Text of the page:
XML-RPC, WordPress’s Remote Publishing interface, has had major security issues in the past. Because of this it was turned off by default and required users to manually enable it via Settings » Writing » Remote Publishing.
But, no longer. The folks behind the XML-RPC protocol have made major improvements and WordPress developers believe it no longer poses a significant security risk. Therefore, in WordPress 3.5, XML-RPC is enabled by default. You can turn it off if necessary, but the process is a bit more difficult now.
Quite a bit has changed since we introduced off-by-default for XML-RPC. Their code has improved, and it is no longer considered a second-class citizen when it comes to API development, thanks to the work of a large team of awesome contributors. Security is no greater a concern than the rest of core.
There is no longer a compelling reason to disable this by default. It’s time we should remove the option entirely.
Source: Andrew Nacin, WordPress Developer
XML-RPC is a method WordPress uses to perform remote procedure calls (RPC). Which basically means WordPress connects your blog with other outside devices and services, allowing them to remotely perform certain operations within WordPress.
- Create, edit, and delete posts and pages.
- Create, edit, and delete comments.
- Retrieve recent posts, lists of categories, tags, authors, etc.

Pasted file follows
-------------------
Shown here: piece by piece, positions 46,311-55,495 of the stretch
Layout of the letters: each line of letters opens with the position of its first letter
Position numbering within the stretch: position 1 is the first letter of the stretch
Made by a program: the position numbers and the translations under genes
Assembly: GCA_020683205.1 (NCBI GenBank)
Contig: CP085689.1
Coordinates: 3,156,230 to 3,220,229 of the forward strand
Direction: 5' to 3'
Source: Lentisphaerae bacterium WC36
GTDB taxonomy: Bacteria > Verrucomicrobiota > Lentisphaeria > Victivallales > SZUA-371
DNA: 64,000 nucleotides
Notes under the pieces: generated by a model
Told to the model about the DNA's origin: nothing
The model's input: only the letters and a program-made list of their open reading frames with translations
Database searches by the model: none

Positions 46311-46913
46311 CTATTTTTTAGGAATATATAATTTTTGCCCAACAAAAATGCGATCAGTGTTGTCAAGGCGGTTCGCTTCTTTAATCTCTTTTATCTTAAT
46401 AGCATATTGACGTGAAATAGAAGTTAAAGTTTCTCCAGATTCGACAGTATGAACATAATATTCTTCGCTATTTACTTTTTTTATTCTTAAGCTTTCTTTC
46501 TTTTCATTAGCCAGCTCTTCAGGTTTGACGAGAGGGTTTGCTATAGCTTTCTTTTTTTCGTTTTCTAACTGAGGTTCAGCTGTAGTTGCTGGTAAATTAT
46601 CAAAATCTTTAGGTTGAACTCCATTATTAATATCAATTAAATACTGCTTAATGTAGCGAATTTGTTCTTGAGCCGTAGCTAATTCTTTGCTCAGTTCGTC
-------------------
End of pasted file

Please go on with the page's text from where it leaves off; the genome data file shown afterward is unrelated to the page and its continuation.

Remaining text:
XML-RPC is also required to use online services like, Hoot Suite, IFTTT, and others. Certain plugins that share, schedule, or update your content may also require it.
While having XMLRPC enabled presents a relatively low risk and can add a lot of functionality to your site, not everyone will want to leave it enabled. For those that don’t need it, you have a couple of options for disabling XML-RPC in WordPress 3.5. The old UI and database options are now gone, so you either have to add this filter recommended by WordPress.org:
to your wpconfig.php file somewhere after the line:
We recommend using a plugin because it is fast and easy to implement and it’s easy to re-enable XMLRPC again if necessary by simply deactivating the plugin. Additionally, editing the wpconfig.php file directly will be overwritten the next time you update WordPress, causing XML-RPC to be re-enabled.
If you don’t use any mobile apps, blog publishing tools, plugins, etc., to remotely publish or edit content on your site, you may want to disable XML-RPC. Just remember, if you change your mind in the future, or forget you disabled it and try to use a product or service that depends on XML-RPC, it won’t work until you re-enable it.
What Do You Think?
Will you be leaving XML-RPC enabled on your site, or turning it off? Let us know in the comments below. We’d love to hear from you.
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